Rusty Anchor Water Tours by the Yacht Club (west end of Fourth Avenue) does one-hour lakefront sunset cruises for $10 and two-hour Dora Canal tours for $20. Call (352) 383-3933 for departure times and reservations.
For a good look at the town, take the Mount Dora Road Trolley, which gives a one-hour narrated tour of the town for $10.75, including a glass of wine for the grown-ups, $8.75 for children age 2 and older. Tours are on the hour, 11 a.m. through 2 p.m. Mondays through Fridays, with a 3 p.m. tour added on Saturdays. It leaves from the Lakeside Inn.
Shopping, shopping, shopping
Of course, day trippers and others go to Mount Dora to shop, and there's certainly plenty of that, from trinkets to treasures in one fascinating shop after another - books, antiques, novelties, clothing, candles, home decor, garden tools, crafts, jewelry, pet gifts, collectibles and bling of all sorts.
Mount Dora's shops may have items for children, but the shopping is tailored to grownups.
Signs like the one in Timeless Keepsakes send a clear message: "Children left unattended must have a very large allowance." Baby strollers are welcomed in few, if any, stores. After all, the shops in the old downtown are small and filled to the gills, many with breakables and antiques, and a baby and/or stroller could do a lot of damage in a little time.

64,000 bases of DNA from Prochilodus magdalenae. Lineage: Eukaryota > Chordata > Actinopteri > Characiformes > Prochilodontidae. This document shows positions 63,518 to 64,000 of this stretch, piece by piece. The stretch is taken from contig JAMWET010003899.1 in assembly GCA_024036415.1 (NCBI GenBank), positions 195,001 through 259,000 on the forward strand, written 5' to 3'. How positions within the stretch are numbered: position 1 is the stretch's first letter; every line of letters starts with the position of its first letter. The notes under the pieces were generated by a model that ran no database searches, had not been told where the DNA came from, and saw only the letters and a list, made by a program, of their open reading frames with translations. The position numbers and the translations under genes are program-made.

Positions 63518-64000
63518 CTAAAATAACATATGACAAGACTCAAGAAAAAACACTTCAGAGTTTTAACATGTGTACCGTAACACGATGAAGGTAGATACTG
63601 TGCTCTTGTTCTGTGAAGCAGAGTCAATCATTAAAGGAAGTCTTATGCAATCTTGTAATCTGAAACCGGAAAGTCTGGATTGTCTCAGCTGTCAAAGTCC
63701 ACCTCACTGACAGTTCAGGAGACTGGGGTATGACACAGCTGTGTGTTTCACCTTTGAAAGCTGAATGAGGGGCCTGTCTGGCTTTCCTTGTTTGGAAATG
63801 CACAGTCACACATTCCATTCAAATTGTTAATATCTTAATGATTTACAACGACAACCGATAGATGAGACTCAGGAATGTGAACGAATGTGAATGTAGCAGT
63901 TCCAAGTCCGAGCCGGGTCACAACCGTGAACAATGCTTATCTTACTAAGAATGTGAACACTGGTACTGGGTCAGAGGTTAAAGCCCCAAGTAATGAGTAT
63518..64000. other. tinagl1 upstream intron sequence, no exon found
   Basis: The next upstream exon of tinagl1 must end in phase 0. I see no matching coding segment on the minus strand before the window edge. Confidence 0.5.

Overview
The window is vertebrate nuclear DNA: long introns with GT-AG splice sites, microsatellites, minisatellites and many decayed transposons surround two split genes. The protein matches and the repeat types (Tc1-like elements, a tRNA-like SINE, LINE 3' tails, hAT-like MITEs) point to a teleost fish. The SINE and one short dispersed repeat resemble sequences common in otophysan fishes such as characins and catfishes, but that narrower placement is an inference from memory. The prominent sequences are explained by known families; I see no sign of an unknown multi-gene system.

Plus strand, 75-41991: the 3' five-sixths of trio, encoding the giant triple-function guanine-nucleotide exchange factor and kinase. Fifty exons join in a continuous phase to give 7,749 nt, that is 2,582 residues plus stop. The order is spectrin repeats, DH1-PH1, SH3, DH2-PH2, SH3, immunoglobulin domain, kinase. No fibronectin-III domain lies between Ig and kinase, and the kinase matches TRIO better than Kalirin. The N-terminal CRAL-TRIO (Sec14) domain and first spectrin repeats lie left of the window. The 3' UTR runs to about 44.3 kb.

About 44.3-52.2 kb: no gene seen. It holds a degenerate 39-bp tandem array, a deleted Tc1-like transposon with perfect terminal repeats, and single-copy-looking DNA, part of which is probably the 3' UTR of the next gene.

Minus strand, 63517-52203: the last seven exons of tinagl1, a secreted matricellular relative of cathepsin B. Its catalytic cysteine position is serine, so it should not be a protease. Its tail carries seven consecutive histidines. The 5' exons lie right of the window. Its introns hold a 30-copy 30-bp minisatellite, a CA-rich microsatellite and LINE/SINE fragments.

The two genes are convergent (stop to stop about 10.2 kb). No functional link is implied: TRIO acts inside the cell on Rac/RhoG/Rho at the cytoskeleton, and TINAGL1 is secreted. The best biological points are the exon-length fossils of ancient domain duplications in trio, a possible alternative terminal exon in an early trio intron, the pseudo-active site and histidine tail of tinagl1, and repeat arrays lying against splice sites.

One of the best places in town is Vincent's Yesterday, Today and Tomorrow, a woman's boutique chockablock with cotton/linen clothing and beautiful handmade, one-of-a-kind jewelry.
It's up a narrow flight of stairs covered in a leopard skin print, as are several stores in the Renaissance minimall, though an elevator is available there.
No day in Mount Dora is complete without a coffee stop in the morning and an ice cream stop midafternoon. There are at least five such places in the main shopping district to take care of that necessity.
A favorite of mine is Akhtar Hussain's Village Coffee Pot on Donnelly, where you can get not only genuine Working Cow homemade ice cream, gourmet coffees, and Coke floats, but the story of the town's rise from dull complacency 20 years ago to its current glory from Hussain himself, who was there when it all started to happen.
If you're lucky, his upstairs business neighbor Vincent Calvo (yes, owner of Vincent's women's boutique) will be there and can add to the story of how a small group of visionaries looked at the dilapidated, deserted little town two decades ago and saw that it could be what it has become.